WHAT IS A TOTAL HIP REPLACEMENT (THR)? A THR is a prosthetic hip that is implanted in a similar fashion as is done in people.  It replaces the painful arthritic joint.  The modular prosthetic hip replacement system used today has three components – the femoral stem, the femoral head, and the acetabulum.  Each component has multiple available sizes which allow for a custom fit.  The components are made of cobalt chrome stainless steel and ultra high molecular weight polyethylene. Prosthesis implantation may be cemented or cementless (press-fit).

CFX Prosthesis 2010 copy
WHAT DOES CEMENTED AND CEMENTLESS MEAN?
Cementless Prosthesis
Both cemented (shown on the left) and cementless (shown on the right) systems are available. Each system has advantages and disadvantages. Your dog will receive whichever is best depending on several factors including your dog’s age as well as the severity and duration of the arthritis present. Cemented components are held in place by the bone cement plus on-growth of bone once the prosthesis is in place. Cementless components are held in place by precise initial implantation plus bone in-growth into the surface of the implant. Cementless prosthesis implantation demands greater surgical precision. 
 
WHAT ARE THE COMPONENTS MADE OF? The cemented components are made of cobalt chrome stainless steel and ultra high molecular weight polyethylene. PMMA, or polymethylmethacralate, is bone cement used to hold the implants. A portion of the surface of the cementless implants is covered with 250 micron diameter titanium beads.

WHY CHOOSE A TOTAL HIP REPLACEMENT? A THR is performed to improve quality of life by providing pain relief, better hip function, and return to an active life.  The arthritic joint is replaced with the implant so the pain of bone rubbing on bone in the arthritic joint is gone.  Stability of the hip is returned.  The decreased range of motion of the arthritic joint is also corrected to allow good range of motion.
 
Micro Prosthesis 2010 copy
IS YOUR COMPANION A CANDIDATE FOR A TOTAL HIP REPLACEMENT?
Your companion is a possible candidate for a THR if there is uncomplicated hip joint arthritis due to hip dysplasia or other causes.  Most are over 8 months of age (our oldest patient was 16 years old), and weigh more than 6 pounds.  (See “THR – Small Dogs/Cats”).  Other reasons for a THR include hip luxations, arthritis secondary to malunions, fractures and, rarely, some bone tumors.  A thorough examination to rule out other problems is a mandatory part of the preoperative examination.  Dogs and cats that have had femoral head and neck excisions (FHO) are usually not good candidates.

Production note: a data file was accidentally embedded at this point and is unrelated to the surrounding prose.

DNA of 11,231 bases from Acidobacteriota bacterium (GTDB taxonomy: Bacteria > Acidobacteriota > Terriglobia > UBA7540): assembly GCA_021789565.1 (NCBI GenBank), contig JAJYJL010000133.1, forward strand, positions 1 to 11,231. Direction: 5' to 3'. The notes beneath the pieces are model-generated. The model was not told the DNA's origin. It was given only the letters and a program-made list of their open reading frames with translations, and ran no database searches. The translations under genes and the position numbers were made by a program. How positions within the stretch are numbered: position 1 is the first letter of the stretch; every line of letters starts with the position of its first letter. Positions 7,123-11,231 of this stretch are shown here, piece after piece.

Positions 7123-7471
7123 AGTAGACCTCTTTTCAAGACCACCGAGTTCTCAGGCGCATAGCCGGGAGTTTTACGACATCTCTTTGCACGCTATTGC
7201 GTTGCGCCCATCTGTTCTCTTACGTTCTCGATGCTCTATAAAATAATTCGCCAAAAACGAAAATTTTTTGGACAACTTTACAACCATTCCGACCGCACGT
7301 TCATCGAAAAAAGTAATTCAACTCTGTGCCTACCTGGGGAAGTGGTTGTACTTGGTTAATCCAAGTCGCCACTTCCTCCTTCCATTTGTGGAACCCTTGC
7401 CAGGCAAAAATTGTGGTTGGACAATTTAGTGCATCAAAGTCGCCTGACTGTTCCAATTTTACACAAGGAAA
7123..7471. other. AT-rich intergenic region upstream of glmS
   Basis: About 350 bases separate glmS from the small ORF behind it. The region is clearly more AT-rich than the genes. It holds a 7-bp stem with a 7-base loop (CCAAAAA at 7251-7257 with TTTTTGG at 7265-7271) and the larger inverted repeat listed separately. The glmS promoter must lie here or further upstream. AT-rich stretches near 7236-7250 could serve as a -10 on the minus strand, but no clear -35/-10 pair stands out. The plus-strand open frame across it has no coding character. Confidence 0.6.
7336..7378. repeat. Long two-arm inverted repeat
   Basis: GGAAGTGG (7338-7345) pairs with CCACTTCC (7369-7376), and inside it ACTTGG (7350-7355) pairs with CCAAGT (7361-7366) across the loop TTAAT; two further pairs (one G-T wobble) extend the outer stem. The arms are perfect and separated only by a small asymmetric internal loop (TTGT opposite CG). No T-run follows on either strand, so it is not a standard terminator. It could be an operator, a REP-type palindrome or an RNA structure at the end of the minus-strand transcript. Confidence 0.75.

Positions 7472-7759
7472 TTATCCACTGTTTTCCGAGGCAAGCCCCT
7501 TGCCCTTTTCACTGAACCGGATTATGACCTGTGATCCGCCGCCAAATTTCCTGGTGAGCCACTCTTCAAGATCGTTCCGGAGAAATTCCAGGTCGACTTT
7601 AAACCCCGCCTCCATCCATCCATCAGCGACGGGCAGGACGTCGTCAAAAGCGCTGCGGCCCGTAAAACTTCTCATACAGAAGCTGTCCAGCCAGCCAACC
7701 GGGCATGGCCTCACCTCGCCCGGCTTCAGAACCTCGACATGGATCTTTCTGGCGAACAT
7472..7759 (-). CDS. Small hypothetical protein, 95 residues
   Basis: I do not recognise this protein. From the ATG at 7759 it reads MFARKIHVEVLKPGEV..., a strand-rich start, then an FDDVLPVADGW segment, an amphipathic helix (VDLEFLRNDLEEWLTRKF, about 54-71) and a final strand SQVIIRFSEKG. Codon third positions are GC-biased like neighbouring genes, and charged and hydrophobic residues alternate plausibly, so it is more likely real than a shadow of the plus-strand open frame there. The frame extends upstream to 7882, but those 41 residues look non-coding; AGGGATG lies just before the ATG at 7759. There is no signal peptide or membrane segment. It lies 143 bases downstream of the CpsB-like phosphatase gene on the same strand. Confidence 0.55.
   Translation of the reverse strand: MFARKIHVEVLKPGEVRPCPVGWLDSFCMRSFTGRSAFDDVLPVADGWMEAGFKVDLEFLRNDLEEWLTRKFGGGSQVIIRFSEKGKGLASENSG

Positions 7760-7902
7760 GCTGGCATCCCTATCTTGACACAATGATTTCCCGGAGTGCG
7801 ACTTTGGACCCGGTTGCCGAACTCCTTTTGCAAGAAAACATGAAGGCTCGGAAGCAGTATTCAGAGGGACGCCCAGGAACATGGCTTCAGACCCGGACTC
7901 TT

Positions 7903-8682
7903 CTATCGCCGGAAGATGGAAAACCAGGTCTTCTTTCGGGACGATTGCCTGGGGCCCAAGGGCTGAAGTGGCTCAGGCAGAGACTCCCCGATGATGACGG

Dogs that have had femoral head ostectomy 
(FHO) are usually not candidates, although revision of an FHO to a THR is successful in some dogs. Most dogs are over 6 months of age (our oldest patient was 16 years old), and weigh more than 10 pounds (the largest is 180 pounds).

HOW DO PATIENTS FEEL WITH A TOTAL HIP REPLACEMENT? Most walk on their new hip immediately after surgery.  Most clients report the personality improves and that they feel great.  Gradual return to normal function is allowed between 6 to 10 weeks after surgery.  Long-term studies found THR to be a very effective method of treating disabling conditions of the canine hip.  The majority of dogs displayed marked improvement in walking, sitting, climbing stairs, standing, running, getting into the car, playing, and exercise following surgery.  THRs have been performed in both pet and working dogs with equal success.

DOES A TOTAL HIP REPLACEMENT 'WEAR OUT'? The life span of a THR in people is approximately 10 to 20 years.  Replacement of implants due to wear and tear has not been necessary in dogs partly because dogs weigh less than people, their weight is distributed on four rather than two legs, and their average life span is considerably shorter.